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.info (magazine)

From Wikipedia, the free encyclopedia

Cover of the last issue of .info magazine.jpg
EditorBenn Dunnington
CategoriesComputer magazine
FrequencyMonthly (approx)
Circulation< 50,000
First issueSeptember 1983
Final issue
April 1992
Issue 49
CompanyInfo Publications Ltd
CountryUnited States, Canada

.info (originally INFO=64) was a computer magazine covering Commodore 8-bit computers and later the Amiga. It was published from 1983 to 1992.


INFO=64 began as a newsletter published by its founder, Benn Dunnington, operating out of a spare bedroom in his home. After a few issues, the entrepreneurial spirit struck and he decided to expand it into a full-fledged magazine.

The first few issues of the magazine were published by Dunnington operating as a sole proprietorship in the state of Washington. After a few issues, he moved the company to Iowa, eventually incorporating as Info Publications, Inc.. This, in turn, became a limited partnership, (Info Publications Ltd), which published the magazine until its demise.[1]

INFO=64 was produced using personal computers. An editorial statement in each issue explained that the magazine was produced using only "lay equipment", such as home computers and 35mm cameras, that were inexpensively available to the general public. Early issues were typeset using a Commodore 64 and a dot-matrix printer, giving the magazine a distinctive hand-crafted appearance.

The magazine soon switched to a more professional appearance using laser printers with Springboard Software's The Newsroom or Berkeley Softworks' GEOS geoPublish software for 8-bit Commodores, before changing its editorial focus and publishing platform to the Amiga, and changing its name to .info, which was coincidentally the file extension of Amiga icon files.

The Computer Press Association named .info as one of two 'Runners-Up' in the category of Best Computer Magazine - Circulation Less Than 50,000 at its seventh annual awards ceremony in April 1992. Computers in Accounting won that category, which included well over 100 computer magazines at the time, but .info tied with the slicker and much better-funded NeXTWORLD.

Ironically, .info was in serious financial trouble by then, and the publisher was desperately seeking someone to buy the magazine. The magazine closed its doors in April 1992, and on September 20 the magazine's assets were auctioned off.[2]

Over the course of its run, .info absorbed three pioneering Commodore magazines that ceased publication during the "great extinction" that struck computer magazines in the late 1980s. These were Jim Oldfield and James Strassma's Midnite Software Gazette (which had previously absorbed 'The Paper',[3] one of the oldest independent publications supporting Commodore computers), Mitch Lopes' RoboCity News (the one-time official publication of FAUG, the First Amiga Users' Group, before it was spun off), and Chris Zamara and Nick Sullivan's Transactor (the official publication of TPUG, the Toronto PET Users' Group). Unfortunately, when .info ceased publication, the receivers stood in the way of allowing .info's publisher to find another magazine to fulfill its subscriptions.

A full set of the entire run of INFO magazine, including photocopies of the original newsletter along with other documents related to the magazine, is housed in the library of the State Historical Society of Iowa in Iowa City, Iowa. Scans and full text of most issues of INFO are available at[4]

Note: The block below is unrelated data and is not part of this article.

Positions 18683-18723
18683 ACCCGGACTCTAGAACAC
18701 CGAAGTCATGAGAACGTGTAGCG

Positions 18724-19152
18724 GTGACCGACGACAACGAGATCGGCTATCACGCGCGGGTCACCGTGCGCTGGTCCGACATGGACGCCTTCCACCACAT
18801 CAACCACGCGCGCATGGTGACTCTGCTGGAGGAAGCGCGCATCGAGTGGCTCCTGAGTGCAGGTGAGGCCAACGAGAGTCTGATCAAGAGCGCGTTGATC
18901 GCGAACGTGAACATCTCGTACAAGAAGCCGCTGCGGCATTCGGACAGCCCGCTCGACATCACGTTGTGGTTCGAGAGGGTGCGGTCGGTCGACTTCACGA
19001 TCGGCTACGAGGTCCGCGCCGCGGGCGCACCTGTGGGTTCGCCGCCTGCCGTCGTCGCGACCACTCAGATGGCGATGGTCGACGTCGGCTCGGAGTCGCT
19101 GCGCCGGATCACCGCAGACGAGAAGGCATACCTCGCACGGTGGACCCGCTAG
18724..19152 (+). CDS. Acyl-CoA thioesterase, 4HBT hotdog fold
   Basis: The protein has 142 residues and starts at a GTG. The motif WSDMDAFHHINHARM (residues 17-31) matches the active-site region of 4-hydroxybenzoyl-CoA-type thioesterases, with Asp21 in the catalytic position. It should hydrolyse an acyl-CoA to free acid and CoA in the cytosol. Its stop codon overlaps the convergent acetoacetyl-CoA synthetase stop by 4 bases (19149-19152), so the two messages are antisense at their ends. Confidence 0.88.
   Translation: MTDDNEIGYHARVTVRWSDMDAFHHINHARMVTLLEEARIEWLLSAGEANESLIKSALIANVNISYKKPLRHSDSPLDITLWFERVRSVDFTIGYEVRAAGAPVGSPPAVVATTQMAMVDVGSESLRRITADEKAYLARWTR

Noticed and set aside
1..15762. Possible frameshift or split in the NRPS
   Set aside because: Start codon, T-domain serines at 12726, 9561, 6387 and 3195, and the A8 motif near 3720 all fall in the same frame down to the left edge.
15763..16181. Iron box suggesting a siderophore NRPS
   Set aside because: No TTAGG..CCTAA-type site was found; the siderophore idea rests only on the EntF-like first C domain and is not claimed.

Staff and writers

  • Benn Dunnington - Founder, Publisher, Editor
  • Mark R. Brown - Managing Editor
  • Tom Malcom - Senior Editor
  • Jim Oldfield - Associate Editor (after acquisition of 'Midnite Software Gazette')
  • Carol Brown - Advertising Director (through issue 31)
  • Anna Folkers - Advertising Director (issues 32-49)
  • Megan Ward - Art & Production Director
  • Kent A. Embree - Art & Production Assistant
  • Tony Bodensteiner - Art & Production Assistant
  • Marty Amorin - Data Manager (early issues)
  • Judith Kilbury-Cobb - Data Manager (through issue 47) / Staff Writer
  • Krista L. Kapacinskas - Data Manager (issue 49)
  • Chris Zamara - Technical Editor (after acquisition of 'The Transactor')
  • Nick Sullivan - Technical Editor (after acquisition of 'The Transactor')
  • Bradley W. Schenck - Contributing Editor / Graphics Columnist
  • Harv Laser - Contributing Editor / Multimedia Columnist
  • Peggy Herrington - Contributing Editor / Music & Sounds Columnist (through issue 42)
  • Bob Lindstrom - Contributing Editor / Music Columnist (issues 44-49)
  • Oran J. Sands III - Contributing Editor / Video Columnist
  • Jeff Lowenthal - Contributing Editor / Public Domain Columnist
  • Don Romero - Contributing Editor / GEOS Columnist & 'CHUMP' computer magazine parody guru
  • Jim Meyer - Contributing Editor / Productivity Software Reviewer
  • Mort Kevelson - Contributing Editor / Hardware Reviewer
  • Gregory Conley - Contributing Editor / Cartoonist
  • Warren Block - Contributing Editor
  • David Martin - Writer
  • Bob Baker - Writer
  • Daniel Barrett - Writer
  • Mindy Skelton - Writer
  • Jim Butterfield - Writer
  • Dave Haynie - Writer


  1. ^ Evidence for this can be found at Mark R. Brown's .info page Archived May 3, 2006, at the Wayback Machine
  2. ^ Auction flyer Archived March 12, 2007, at the Wayback Machine from the sale of the assets, according to Mark R. Brown's Archived May 3, 2006, at the Wayback Machine nostalgia page a lot of the office furniture was actually added by the auctioneers to bulk the sale
  3. ^ Compute! magazine, Oct 1982, p. 226
  4. ^ "Info Magazine : Free Texts".

External links

This page was last edited on 2 June 2020, at 00:56
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